Should a group of refugees pose a threat to We The People, me dino says to hell with them.
    And women are to cover their heads and walk with a male? What's next? Denying our females a driver's license? Rape reports requiring four male witnesses?
    This is the land of the free and the home of the brave. No place here for the slavery of Sharia law.
    This half Swedish and a quarter Irish dino says, "Assimilate into our melting pot or stay the hell out!"
    I am dino~
    Hear me ROAR!
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  • Posted by term2 7 years, 8 months ago
    Perhaps one of the biggest reasons for having countries and borders is to force competition among the countries in terms of government and to isolate each government's control over citizens.
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    • Posted by $ 7 years, 8 months ago
      Our Founding Fathers certainly took to heart the failings of the various political methods tried up to that point. They even recognized the flaws in their own Articles of Confederation and revised it. I would love to have put them into cryogenic sleep for 200 years to come back now and help us revisit things again.
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      • Posted by term2 7 years, 8 months ago
        What they did wasnt bad, but it didnt specifically protect private property, and didnt forbid any law designed to take from one person and give it to another. The lack of those things allowed cronyism to go rampant, and made the president and congressional members able to pay for play at our expense.
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        • Posted by $ 7 years, 8 months ago
          And history reveals why. In Jefferson's original Declaration of Independence, the phrase "Life, Liberty and the Pursuit of Happiness" was actually "Life, Liberty and Property". Why was it changed? Simple: because slavery was still a major issue at the time. The Founders needed the slave States to ratify the Constitution or they knew that the division would lead to their ultimate defeat at the hands of the British. But at the same time, they didn't want to condone slavery. So the language of the Declaration was changed so that there would be no implicit approbation for ownership of people. Slaves were property. It is the same reason that they shied away from such in the Bill of Rights. Their only act of even tepid recognition of slavery was the 3/5 Compromise - again necessary to secure the support of the South which at the time included Virginia, which was rivaled in political power only by Massachusetts.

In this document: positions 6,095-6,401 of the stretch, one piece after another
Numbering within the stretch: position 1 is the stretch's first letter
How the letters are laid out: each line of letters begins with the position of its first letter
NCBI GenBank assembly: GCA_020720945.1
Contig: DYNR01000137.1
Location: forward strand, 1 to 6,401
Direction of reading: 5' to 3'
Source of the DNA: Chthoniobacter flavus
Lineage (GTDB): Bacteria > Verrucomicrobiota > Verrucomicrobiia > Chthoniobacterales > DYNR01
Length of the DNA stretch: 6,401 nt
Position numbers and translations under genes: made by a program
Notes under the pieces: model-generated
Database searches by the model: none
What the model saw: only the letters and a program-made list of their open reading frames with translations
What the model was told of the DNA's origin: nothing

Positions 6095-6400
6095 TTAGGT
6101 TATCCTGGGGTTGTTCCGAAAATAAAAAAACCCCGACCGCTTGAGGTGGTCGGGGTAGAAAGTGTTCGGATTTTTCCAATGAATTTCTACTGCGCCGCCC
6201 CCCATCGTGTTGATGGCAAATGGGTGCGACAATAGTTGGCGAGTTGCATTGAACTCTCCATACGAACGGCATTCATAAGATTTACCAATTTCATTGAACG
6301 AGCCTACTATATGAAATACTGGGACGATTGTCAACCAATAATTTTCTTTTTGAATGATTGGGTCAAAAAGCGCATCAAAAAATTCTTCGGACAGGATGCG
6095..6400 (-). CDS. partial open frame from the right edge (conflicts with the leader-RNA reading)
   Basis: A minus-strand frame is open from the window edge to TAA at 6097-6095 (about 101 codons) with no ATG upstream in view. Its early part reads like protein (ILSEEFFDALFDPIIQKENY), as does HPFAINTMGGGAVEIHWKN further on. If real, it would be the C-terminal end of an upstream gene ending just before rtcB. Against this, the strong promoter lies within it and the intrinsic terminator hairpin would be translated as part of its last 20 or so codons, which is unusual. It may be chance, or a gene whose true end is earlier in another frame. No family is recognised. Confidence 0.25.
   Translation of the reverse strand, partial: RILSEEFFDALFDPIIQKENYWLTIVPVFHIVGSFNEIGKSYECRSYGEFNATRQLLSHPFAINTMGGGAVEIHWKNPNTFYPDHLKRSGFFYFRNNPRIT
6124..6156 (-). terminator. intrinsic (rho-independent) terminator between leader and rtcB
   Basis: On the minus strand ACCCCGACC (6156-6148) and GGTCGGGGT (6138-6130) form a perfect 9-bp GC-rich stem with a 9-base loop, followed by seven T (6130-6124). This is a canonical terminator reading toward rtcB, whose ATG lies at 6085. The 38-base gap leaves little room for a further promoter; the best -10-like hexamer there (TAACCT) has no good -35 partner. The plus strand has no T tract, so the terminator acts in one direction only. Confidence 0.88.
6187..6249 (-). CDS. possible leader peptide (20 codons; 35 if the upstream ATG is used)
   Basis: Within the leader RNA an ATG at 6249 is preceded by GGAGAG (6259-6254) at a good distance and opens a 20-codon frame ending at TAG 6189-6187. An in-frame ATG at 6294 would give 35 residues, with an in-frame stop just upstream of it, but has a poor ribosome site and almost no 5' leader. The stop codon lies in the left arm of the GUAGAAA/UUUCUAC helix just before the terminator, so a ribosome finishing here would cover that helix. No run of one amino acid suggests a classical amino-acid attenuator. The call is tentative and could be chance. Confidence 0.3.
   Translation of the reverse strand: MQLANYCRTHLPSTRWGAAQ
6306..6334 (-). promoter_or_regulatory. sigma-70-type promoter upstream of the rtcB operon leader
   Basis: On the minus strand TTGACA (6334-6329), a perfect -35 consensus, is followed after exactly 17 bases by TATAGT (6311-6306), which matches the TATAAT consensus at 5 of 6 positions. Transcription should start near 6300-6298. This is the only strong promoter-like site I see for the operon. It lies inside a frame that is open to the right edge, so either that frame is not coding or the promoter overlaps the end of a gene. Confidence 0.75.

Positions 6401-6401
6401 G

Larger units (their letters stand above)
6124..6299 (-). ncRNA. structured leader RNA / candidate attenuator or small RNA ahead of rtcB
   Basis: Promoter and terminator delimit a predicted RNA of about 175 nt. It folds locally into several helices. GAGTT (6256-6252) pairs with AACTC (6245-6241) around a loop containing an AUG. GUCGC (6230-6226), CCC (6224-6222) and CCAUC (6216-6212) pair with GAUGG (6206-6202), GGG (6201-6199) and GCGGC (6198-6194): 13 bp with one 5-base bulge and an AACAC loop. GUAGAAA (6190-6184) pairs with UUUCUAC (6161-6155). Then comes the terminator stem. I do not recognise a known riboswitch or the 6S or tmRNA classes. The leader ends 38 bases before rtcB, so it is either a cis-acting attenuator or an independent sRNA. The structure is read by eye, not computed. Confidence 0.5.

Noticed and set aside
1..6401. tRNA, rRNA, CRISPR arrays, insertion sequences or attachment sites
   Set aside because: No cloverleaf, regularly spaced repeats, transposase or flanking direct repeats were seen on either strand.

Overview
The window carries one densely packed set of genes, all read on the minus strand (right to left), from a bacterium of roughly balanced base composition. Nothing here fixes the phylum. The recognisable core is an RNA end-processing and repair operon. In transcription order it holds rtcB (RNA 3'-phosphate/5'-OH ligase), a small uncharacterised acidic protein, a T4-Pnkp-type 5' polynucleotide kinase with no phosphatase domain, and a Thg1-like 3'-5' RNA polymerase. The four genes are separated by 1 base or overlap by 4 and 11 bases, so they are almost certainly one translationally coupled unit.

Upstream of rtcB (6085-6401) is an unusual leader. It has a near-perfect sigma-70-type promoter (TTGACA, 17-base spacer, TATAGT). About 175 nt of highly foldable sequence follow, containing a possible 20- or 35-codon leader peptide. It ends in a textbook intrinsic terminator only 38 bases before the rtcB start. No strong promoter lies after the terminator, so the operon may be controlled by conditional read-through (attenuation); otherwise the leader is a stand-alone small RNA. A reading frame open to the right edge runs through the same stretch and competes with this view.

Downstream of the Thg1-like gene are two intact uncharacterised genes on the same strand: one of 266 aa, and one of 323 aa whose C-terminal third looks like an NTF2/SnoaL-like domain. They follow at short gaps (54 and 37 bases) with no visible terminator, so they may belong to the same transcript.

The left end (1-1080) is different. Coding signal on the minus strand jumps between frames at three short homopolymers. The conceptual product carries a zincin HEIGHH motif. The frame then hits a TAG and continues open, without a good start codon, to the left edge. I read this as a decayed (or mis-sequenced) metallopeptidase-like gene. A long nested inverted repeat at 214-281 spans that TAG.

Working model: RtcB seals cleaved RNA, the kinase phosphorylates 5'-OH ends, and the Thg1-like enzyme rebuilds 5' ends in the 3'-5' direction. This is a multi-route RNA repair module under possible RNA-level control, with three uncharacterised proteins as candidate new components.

If the Founders could have been around following the termination of the Civil War, I'm confident that among the proposed Amendments added thereafter would have been the explicit recognition of property ownership as a fundamental and protected right.
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          • Posted by term2 7 years, 8 months ago
            Pending a collapse of our country, I think that such an amendment will NOT be incorporated into the constitution. Too bad, because the lack of it has brought socialism and destruction of a great country
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  • Posted by XenokRoy 7 years, 8 months ago
    Why could we not have world organization set up as the original United States of America with states which span the globe which are able to do what they may, but are unites by a federal government restricted in powers?

    I think it could and would work, were it to be set up in the same fashion as the original US constitution. That is not the way it is set up today, but there is no reason why it could not be done. It is the only structure that would allow for the freedom of the individual, the rights and liberties to exist for each person but still provide a common framework for the core powers of the constitution for us all to work with one and other in a legal and rational system of law.
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    • Posted by $ 7 years, 8 months ago
      I agree that this would be ideal: each "nation" currently being identified as such joining the greater United States and adopting a true Constitutional stand. Many of our current states are geographically as large as many independent nation-states and several (New York/California) have the economic might alone to rival many.

      I know Europe is too enamored with socialism to give it a go right now, but I think there are a few nations which might be amenable. Australia is the first that comes to mind. Vietnam, surprisingly, might be another candidate. The Phillippines would love to embrace the United States - they just don't like Obama. And if you want to throw a nuclear bomb in the mix, Taiwan.